Many people diagnosed with diabetes are often counseled to manage their blood sugar, watch their diet and control their weight. They understand the risks associated with the disease and the complications that may result.
Diabetics are at a higher risk of developing several eye diseases including diabetic retinopathy, cataracts, macular degeneration and glaucoma. All of these conditions can result in severe vision loss and even blindness.
People with long-term diabetes are at risk of developing diabetic retinopathy. This results from the damage of blood vessels in the retina. This is more likely to be more severe and occur much sooner if a person's diabetes has been left untreated or poorly managed.
Symptoms of this diabetic eye disease include blurred vision, floaters, shadows or missing areas of vision and trouble seeing at night. Those with diabetes for more than thirty years will often show signs of retinopathy but quite often, diabetic retinopathy has no symptoms until major bleeding occurs in the eye.
It is imperative diabetics have regular eye exams to detect changes in their eye health and lower the risk of severe vision loss.
Those diabetics diagnosed with this eye disease are often treated with laser surgery. This usually does nothing to reverse any damage that has already occurred but can help the eye disease from progressing.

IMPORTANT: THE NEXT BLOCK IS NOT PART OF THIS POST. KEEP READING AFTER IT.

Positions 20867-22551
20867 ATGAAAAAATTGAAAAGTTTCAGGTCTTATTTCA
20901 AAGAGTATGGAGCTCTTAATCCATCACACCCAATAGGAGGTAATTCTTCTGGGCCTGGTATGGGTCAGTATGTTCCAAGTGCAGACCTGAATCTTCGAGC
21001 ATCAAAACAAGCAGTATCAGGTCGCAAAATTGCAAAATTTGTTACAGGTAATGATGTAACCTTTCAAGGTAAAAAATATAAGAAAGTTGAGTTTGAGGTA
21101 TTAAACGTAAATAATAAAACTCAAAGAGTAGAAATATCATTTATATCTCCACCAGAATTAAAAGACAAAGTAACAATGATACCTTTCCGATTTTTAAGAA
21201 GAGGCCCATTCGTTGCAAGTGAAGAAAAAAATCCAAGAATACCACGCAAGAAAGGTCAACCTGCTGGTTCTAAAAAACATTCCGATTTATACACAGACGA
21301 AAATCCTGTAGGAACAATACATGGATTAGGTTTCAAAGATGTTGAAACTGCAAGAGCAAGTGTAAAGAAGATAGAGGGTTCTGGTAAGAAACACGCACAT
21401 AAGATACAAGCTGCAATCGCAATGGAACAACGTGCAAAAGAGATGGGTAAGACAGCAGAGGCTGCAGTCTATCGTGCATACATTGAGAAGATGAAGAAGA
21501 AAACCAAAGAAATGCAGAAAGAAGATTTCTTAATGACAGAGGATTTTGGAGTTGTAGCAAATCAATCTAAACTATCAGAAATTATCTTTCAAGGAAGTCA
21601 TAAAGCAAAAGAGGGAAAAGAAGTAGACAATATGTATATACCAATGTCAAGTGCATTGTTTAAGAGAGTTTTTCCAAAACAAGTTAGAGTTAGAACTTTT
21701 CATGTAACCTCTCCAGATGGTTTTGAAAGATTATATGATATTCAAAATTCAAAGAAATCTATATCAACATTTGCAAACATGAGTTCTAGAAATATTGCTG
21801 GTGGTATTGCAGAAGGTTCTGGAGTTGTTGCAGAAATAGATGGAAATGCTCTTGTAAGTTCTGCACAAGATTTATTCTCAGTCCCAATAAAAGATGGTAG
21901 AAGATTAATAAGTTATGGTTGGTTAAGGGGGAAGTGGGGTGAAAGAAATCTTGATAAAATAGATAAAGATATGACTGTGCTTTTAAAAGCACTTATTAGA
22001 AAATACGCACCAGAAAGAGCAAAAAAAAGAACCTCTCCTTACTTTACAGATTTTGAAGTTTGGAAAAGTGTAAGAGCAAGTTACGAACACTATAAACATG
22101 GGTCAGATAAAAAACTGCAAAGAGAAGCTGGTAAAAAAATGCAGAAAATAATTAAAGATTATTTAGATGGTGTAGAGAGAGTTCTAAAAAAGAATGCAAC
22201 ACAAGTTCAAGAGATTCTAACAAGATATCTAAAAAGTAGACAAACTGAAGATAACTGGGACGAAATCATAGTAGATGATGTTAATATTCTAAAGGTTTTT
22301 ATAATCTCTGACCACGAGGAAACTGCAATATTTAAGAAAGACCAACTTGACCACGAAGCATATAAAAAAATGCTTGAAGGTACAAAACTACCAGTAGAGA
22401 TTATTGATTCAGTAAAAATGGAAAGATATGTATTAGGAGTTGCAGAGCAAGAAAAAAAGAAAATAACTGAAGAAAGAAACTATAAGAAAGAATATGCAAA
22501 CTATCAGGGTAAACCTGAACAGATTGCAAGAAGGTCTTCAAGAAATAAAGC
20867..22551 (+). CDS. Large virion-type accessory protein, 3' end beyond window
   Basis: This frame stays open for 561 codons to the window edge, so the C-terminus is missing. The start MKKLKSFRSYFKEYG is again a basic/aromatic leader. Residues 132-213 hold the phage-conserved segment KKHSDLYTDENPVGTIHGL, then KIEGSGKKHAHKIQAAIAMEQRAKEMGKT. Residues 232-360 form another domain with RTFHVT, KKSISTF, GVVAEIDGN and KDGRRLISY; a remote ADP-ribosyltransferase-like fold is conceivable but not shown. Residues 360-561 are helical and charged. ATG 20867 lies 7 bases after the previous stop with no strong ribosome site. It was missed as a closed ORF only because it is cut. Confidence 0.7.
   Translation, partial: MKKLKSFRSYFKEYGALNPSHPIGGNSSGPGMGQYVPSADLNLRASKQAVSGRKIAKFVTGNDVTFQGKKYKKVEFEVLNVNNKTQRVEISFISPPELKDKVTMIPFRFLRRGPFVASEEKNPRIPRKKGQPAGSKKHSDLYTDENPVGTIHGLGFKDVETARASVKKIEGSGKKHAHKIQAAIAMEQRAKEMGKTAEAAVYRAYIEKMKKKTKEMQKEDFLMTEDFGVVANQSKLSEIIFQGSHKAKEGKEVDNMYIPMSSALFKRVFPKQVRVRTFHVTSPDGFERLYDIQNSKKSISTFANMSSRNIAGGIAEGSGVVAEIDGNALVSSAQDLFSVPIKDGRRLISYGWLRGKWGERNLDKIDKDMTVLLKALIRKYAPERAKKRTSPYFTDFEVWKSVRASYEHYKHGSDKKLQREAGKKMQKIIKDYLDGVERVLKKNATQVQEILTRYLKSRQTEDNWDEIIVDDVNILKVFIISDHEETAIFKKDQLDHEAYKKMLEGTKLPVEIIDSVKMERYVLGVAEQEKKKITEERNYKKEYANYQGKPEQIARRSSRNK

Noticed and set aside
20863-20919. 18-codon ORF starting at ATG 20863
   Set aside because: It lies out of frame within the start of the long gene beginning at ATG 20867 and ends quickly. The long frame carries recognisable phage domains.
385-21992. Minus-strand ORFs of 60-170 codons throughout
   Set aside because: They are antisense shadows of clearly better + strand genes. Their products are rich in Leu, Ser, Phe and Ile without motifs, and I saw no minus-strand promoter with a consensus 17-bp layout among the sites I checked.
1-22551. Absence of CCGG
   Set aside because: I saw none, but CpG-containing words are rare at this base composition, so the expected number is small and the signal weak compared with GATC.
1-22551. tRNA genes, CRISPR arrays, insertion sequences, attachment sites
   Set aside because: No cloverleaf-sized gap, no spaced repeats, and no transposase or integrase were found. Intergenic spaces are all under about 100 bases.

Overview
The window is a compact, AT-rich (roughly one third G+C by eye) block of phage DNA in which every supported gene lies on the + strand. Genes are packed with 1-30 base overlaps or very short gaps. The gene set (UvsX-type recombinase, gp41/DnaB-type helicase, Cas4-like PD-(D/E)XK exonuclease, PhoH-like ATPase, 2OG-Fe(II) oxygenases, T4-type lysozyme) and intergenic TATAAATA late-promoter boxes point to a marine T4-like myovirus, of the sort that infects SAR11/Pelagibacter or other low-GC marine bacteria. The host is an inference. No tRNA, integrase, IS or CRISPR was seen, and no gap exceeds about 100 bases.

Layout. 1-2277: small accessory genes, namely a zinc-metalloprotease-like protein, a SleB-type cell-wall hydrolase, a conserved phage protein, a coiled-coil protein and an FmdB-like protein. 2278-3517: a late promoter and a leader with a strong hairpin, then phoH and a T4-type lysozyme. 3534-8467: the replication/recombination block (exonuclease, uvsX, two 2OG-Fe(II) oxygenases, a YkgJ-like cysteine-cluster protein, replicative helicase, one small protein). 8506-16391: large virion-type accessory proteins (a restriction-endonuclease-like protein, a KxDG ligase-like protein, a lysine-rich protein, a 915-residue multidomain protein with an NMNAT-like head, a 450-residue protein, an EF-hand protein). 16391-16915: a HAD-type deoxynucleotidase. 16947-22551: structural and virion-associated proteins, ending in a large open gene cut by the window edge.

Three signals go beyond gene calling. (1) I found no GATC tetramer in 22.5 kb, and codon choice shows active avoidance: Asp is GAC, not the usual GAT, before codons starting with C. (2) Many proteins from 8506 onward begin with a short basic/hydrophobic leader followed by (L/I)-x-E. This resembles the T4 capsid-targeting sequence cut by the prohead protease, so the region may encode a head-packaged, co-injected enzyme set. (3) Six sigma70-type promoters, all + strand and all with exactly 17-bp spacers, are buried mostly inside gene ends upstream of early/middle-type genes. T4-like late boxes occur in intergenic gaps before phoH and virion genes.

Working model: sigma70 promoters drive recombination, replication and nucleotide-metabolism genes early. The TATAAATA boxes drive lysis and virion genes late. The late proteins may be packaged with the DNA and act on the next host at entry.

Treatment usually occurs after your eye doctor has detected the growth of new blood vessels in your retina. These blood vessels usually exhibit abnormal growth and are fragile. These typically develop leaking that result in the damage to the retina.
By using laser eye surgery to create small burns in the retina where these abnormal vessels are spotted, it is rented to prevent the leaking or eliminate the vessels completely.
In some instances, some diabetics may require a vitrectomy if there is a large amount of blood accumulated in the center of the eye. This involves a tiny incision and removal of the vitreous gel containing the blood.
With more and more Type 2 diabetes being attributed to lifestyle choices such as diet and lack of physical activity, it is possible to reduce your risk to eye diseases such as diabetic retinopathy.
Changes in diet and increased physical activity have been shown to reverse Type 2 diabetes in many people. Improved diet and exercise also helps alleviate blood pressure and blood cholesterol levels, meaning a better quality of life in general.
Being diagnosed with diabetes is not a death sentence but understanding the risks associated with the disease, including the potential impacts on your vision is important.